Portrait By Kiva Bay

Dax Murray

Book reviews, coding thoughts, feminist rants, and occasional cats.

On Comment Policies and Free Speech


Blogs are like small independent newspapers run out of your basement. You usually only get enough printed for you family + 20, and hope that your family passes out the copies you printed. Someday you might get big, and you might be able to add some ad space, but for now, you can’t. You just write what you want to write, not concerned about subscriptions or revenue.

No, resoundingly, no. Just as editors at newspapers throw out the op-eds with poor grammar, or that are threatening or extremely disrespectful, blogs must and should edit for quality. Further, I am the Editor in Chief of this blog, so I can decide what stays and what goes on any criteria I deem important.No one is required to read this newspaper, or that newspaper, so if you don’t want to read it, you can just toss it in the street if someone hands it to you (don’t do that, please recycle!) and be on your way. No one is forcing you to read this blog, or any other blog. Most newspapers have letters to the editor and opinion sections. Blogs have comment sections. No newspaper can print every single op-ed or LTE. There isn’t enough space. The internet, or blogs, have unlimited space though… So should blogs be required to publish every comment?

Is this impinging upon someone’s free speech rights? Now, I blog from the United States, and I realize that not every nation has “1st Amendment” rights, or an equivalent thereof in the system of governance. Since I live in the US, and since it is the place in which I must follow the laws, I shall write specifically upon it. Please feel free to use my work to create your own analogy for the legal system in which you participate if you so choose.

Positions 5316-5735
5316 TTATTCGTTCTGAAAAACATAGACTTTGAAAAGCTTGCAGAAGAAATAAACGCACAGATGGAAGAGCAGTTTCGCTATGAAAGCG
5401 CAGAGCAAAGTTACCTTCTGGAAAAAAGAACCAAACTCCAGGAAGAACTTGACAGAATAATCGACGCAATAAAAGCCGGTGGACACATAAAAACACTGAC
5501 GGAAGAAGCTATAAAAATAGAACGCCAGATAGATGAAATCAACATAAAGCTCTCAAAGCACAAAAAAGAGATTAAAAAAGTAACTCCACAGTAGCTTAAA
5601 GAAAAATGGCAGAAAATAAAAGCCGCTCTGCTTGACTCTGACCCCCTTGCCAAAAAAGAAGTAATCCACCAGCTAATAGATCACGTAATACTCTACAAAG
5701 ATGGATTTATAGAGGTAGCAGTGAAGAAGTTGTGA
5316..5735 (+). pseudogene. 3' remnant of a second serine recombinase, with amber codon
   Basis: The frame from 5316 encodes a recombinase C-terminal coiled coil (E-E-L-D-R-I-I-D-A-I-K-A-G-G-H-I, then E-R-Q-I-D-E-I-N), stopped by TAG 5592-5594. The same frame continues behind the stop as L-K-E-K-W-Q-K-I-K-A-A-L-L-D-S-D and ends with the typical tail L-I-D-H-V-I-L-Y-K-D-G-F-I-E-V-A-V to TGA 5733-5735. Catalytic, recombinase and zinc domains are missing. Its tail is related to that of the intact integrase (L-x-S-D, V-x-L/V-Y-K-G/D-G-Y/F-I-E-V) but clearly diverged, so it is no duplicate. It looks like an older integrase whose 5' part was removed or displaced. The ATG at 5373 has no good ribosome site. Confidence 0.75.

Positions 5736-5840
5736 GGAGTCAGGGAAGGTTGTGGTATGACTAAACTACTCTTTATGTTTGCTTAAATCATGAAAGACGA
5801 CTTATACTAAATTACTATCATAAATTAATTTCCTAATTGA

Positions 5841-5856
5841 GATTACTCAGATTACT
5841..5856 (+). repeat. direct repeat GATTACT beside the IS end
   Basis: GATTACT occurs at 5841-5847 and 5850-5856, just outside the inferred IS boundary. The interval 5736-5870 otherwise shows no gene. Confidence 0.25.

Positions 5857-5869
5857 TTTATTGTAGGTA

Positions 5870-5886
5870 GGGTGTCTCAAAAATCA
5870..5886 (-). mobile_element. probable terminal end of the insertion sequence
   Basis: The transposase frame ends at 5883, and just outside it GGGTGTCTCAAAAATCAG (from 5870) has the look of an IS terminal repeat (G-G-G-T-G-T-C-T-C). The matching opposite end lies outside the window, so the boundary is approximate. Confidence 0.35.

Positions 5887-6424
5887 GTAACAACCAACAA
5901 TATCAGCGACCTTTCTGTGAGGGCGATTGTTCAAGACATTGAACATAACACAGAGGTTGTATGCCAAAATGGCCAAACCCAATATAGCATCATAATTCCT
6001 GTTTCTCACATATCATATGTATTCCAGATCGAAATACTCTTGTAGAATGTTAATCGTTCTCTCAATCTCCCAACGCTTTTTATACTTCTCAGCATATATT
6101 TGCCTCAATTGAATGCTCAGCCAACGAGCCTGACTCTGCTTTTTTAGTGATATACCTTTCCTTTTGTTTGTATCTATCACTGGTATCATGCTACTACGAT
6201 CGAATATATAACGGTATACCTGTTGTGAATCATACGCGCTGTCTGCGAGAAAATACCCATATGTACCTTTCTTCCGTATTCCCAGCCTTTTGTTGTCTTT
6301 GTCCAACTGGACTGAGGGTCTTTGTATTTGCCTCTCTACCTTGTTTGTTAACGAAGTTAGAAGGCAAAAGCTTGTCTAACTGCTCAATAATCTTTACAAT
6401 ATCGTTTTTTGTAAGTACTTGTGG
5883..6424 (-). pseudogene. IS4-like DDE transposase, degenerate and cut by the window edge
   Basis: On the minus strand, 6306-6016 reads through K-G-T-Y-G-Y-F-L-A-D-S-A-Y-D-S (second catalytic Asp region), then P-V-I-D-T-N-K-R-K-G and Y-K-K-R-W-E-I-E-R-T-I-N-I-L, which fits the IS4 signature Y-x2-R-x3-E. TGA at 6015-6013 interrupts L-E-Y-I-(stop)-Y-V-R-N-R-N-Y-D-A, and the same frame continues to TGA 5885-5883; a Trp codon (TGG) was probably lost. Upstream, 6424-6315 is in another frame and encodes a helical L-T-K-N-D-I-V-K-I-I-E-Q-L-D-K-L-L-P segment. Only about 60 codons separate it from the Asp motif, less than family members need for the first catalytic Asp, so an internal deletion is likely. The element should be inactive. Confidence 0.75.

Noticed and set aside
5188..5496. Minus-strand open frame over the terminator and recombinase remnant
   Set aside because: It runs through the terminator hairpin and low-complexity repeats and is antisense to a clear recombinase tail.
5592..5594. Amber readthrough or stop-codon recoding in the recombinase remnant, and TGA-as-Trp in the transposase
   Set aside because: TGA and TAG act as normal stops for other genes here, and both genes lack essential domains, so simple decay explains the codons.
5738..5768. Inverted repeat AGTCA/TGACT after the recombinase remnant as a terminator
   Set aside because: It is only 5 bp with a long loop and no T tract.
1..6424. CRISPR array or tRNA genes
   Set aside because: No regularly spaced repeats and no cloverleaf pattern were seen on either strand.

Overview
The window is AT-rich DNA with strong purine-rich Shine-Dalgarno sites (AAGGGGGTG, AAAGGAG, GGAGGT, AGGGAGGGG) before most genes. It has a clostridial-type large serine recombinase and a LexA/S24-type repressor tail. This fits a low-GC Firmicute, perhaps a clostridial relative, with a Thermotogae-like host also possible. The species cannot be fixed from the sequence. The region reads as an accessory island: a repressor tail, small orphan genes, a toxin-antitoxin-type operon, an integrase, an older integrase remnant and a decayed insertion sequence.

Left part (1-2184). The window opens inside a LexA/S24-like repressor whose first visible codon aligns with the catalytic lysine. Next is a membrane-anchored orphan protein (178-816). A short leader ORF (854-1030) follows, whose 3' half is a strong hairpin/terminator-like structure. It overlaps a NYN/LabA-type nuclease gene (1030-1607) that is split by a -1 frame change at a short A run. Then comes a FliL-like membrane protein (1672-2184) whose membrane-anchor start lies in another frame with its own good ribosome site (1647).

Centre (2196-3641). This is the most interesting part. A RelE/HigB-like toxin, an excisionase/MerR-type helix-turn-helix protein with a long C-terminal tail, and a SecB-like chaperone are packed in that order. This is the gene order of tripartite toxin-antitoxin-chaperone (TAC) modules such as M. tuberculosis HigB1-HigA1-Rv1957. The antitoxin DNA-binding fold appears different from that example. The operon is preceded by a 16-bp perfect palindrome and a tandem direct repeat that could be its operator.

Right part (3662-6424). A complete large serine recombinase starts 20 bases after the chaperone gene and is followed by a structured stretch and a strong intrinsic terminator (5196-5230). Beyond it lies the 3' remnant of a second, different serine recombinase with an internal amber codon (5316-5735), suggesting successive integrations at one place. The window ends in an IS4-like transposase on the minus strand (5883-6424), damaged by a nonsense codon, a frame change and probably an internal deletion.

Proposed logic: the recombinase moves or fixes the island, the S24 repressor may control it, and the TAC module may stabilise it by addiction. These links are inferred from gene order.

Anyway, here is the 1st Amendment, for clarity’s sake:

_Congress shall make no law respecting an establishment of religion, or prohibiting the free exercise thereof; or abridging the freedom of speech, or of the press; or the right of the people peaceably to assemble, and to petition the Government for a redress of grievances. (emphasis mine) _

Ok. So, it says that Congress, that is, the Congress of the United States, ie, the federal government, cannot make any law restricting freedom of speech. It’s been further extrapolated in various Supreme Court cases to also mean that the government cannot compel speech. What does this mean for your comment policy? It means that unless you are the entirety of the US government, you can do what ever the fuck you like. The 1st Amendment protects you, dear reader and maybe commenter, from the government silencing you or forcing you to say things you don’t want to say. It says nothing about me, the Editor in Chief of my personal blog deleting untoward comments. The 1st Amendment says you can shout all you want about whatever you want in the public square, but it does not say that people must sit there and listen to you. The 1st Amendment says you can write all the LTE’s you want. It says nowhere that the Editorial board must publish it. You are entitled to speak all you want, you are not entitled to an audience.

So, this is my newspaper. Read it, or recycle it. Write a comment. But don’t expect me to publish it. If the Constitution said it was illegal to delete comments, it would not be an available function on all blogging platforms.